Sometimes you try activity ahead of time and it works out just fine, but it is a total flop on the day.
However, this is an excellent teaching moment.
Sometimes things don’t work out, and the way that you deal with that is going to shape their own behaviour when something flops.
If they are not too upset about the activity not working, you can use the opportunity to think about why it didn’t work.
Try to make things that didn’t go well a communal ownership.
Use words like ‘we’ and‘us’ for a part of the activity that might not have been done properly, as this communal ownership of mistakes is less harsh to deal with.
Then, you can think critically about these mistakes and how they might have contributed to the outcome.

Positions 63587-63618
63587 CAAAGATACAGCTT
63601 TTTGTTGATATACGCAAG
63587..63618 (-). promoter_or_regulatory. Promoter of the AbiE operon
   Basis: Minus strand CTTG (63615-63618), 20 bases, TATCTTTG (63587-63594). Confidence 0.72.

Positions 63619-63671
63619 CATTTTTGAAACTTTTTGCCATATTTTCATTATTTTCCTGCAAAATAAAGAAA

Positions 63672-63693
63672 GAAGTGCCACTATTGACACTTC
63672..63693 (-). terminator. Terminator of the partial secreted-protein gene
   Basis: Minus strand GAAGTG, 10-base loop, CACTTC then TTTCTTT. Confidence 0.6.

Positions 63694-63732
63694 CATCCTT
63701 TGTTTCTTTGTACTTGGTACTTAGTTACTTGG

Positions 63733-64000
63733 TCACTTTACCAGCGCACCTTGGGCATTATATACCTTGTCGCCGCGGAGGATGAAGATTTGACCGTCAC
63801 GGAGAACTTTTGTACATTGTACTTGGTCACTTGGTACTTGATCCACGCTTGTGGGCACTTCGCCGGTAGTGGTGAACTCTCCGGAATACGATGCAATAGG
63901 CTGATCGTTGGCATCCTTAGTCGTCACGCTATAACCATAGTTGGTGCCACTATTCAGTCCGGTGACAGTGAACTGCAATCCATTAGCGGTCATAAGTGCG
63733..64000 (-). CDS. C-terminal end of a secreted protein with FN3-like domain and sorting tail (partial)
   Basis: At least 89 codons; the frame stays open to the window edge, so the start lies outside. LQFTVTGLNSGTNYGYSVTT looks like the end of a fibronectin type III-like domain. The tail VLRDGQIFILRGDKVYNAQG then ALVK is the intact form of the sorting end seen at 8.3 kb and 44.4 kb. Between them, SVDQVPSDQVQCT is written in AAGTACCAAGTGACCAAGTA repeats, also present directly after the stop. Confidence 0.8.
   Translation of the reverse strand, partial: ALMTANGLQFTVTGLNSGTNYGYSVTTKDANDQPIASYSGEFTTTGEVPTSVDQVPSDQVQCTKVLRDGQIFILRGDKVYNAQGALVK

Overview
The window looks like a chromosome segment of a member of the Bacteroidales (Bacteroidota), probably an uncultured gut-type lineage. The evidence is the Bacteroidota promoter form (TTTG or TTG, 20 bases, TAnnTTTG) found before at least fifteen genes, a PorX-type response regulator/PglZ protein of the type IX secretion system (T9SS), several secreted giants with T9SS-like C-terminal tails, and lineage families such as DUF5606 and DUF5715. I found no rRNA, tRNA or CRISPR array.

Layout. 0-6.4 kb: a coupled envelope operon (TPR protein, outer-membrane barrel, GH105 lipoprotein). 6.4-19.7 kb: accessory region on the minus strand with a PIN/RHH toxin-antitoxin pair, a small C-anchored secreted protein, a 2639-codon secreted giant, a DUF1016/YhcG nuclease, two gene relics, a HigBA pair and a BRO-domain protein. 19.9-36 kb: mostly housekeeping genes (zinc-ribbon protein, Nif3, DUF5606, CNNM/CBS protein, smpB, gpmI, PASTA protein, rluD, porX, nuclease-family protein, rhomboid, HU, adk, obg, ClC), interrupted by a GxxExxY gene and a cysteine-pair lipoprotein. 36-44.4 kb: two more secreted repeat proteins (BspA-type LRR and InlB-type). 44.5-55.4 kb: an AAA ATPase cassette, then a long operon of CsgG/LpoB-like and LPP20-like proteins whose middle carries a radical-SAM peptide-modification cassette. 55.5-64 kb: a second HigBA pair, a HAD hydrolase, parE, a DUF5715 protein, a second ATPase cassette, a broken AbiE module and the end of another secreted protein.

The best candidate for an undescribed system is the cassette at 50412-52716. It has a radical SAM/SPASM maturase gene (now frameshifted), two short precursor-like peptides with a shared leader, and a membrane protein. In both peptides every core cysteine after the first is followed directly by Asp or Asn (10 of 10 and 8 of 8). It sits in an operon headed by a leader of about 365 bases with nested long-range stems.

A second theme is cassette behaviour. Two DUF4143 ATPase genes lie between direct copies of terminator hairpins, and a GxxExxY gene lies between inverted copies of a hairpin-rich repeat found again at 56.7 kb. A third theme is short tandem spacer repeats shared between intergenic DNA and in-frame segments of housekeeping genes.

The best part of mistakes is thinking about cause and effect, as well as the ways that you would alter your approach in the future.
Try a similar activity a week or so later and apply this understanding.
When kids feel that they aren’t good at something, it is very common for them to say things like the activity is ‘stupid’ or ‘boring’ because this is safer than admitting that they want to do it but don’t feel that they can.
So even though it can be frustrating, remember that this might be a reason why a child is voicing these feelings.
If they seem to genuinely not like the activity, it can be an exercise in critical thinking and opinion.
Get them talking about the specific parts of the activity that they don’t like, and have them offering reasons to justify these feelings.
Aside from helping them to express their thoughts in greater detail, this can also help you to tailor your future activities to things that they are more likely to enjoy.